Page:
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Small Caribbean rum maker looks to tap U.S. market
April 7, 2011 / 10:03 PM / 7 years ago

Small Caribbean rum maker looks to tap U.S. market

CAYMAN ISLANDS (Reuters) -Walker Romanica hopes the novelty of making rum brewed on the ocean floor will help him tap the lucrative U.S. spirits market.

<p>Bottles of Seven Fathoms and Governor's Reserve rum are seen in Grand Cayman, February 2011. REUTERS/Jillian Kitchener</p>

The Cayman Islands-based distiller of Seven Fathoms Rum recently signed a deal with Florida-based importer Luxe Vintages with the goal of selling the high-end liquor online and in 30 different states.

Romanica, who co-founded the micro-distillery three years ago, said about 1,000 people visit each week, of which 80 to 90 percent are vacationing Americans. Travelers can tour the facility, taste the rum, or grab a cocktail at the adjacent pub and purchase a bottle of Seven Fathoms to take home with them.

“It’s been a great introduction to the U.S. market,” said Romanica, adding there are direct flights to the Caribbean island, via Cayman Airways, from major U.S. hubs such as New York, Chicago, Miami and Washington. “We hope to bring a small piece of Cayman culture to everyone and perhaps remind them of their time spent enjoying a rum punch while watching a sunset on Cayman’s Seven Mile Beach.”

Seven Fathoms (www.sevenfathomsrum.com) gets its name from its unique brewing process, where the rum is aged in oak casks that are stored on the ocean floor at a depth of 42 feet, or seven fathoms. Romanica said they are continuously putting barrels into the ocean for maturation while, at the same time, bringing up barrels to blend into their product.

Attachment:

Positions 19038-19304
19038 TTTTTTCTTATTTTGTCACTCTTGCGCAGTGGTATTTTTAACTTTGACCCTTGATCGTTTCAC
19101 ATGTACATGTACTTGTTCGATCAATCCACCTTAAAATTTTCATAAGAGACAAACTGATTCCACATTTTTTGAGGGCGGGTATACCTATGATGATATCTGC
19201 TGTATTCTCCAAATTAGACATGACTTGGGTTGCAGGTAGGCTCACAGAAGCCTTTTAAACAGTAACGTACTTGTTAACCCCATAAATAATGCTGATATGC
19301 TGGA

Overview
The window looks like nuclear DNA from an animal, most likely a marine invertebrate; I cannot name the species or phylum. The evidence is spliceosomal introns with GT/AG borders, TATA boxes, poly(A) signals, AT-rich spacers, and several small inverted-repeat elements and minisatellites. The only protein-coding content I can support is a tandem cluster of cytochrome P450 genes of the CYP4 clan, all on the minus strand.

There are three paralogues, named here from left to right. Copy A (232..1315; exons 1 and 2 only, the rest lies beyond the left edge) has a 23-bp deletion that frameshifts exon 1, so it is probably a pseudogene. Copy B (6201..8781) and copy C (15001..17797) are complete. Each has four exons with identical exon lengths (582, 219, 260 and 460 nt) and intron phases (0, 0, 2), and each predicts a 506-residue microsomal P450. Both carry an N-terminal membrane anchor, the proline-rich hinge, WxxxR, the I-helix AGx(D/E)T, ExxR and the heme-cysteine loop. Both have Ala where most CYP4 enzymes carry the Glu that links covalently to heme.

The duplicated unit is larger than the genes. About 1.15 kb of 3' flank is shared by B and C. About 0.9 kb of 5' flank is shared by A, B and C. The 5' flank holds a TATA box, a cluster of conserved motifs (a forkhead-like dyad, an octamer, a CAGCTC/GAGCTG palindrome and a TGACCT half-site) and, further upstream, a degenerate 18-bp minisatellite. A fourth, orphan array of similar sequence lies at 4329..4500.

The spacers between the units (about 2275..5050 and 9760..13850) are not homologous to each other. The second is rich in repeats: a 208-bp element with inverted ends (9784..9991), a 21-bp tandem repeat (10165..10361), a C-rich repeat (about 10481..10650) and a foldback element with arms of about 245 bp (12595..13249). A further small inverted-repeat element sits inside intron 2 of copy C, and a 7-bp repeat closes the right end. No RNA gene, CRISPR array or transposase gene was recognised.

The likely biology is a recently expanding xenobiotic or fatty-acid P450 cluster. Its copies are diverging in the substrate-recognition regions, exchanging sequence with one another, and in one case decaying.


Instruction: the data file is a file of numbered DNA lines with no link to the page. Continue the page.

“What we have here in Cayman is beautiful, pristine Caribbean seas… to help gently massage the rum so that it ages and produces a smooth, very clean drinking rum,” said Romanica, adding that since the brewing process takes anywhere from 1-3 years, Seven Fathoms is now primed to ramp up sales. Production has gone from 1-2 barrels of rum each month, to 3-4 barrels a week, he said.

<p>Co-owners of Seven Fathoms Rum Walker Romanica (left) and Nelson Dilbert pose outside their Grand Cayman distillery in February 2011. REUTERS/Jillian Kitchener</p>

“We’re just getting to the point now where we’re starting to see cash flow.”

Romanica and co-founders Michael Kennedy and Nelson Dilbert bought their first still for $5,000 and have seen rapid growth since they began to aggressively promote Seven Fathoms in a host of international competitions starting in 2008.

Slideshow (4 Images)

THE PITCH

Seven Fathoms is hitting the U.S. at the right time, as liquor volumes rose last year after two years of weak sales during the recession. Revenues in the U.S. jumped 2.3 percent in 2010, according to the Distilled Spirits Council of the United States and super-premium spirits saw both volume and revenue rise nearly 11 percent.

“Clearly the interest in premium, small batch spirits, whether it’s rum or whisky, is so intense right now, that’s really the market potential,” said Peter Staley, the managing director for Luxe Vintages, adding Seven Fathoms would likely retail for $55 to $60 per bottle. “That seems to be where we can be based on costs. We clearly don’t want to push the limit because that seems to be a sweet spot for rum of this quality.”

Romanica said Seven Fathoms’ biggest challenge is to carve out a niche in a market dominated by major alcohol distributors such as Diageo Plc (DGE.L), Pernod Ricard SA (PERP.PA) and Fortune Brands Inc FO.N.

“You can’t compete with many of the larger companies in terms of advertising dollars or in terms of the economy of scale,” Romanica responded. “So we compete in being unique, different, something that’s handmade and something that’s obviously very high quality.”

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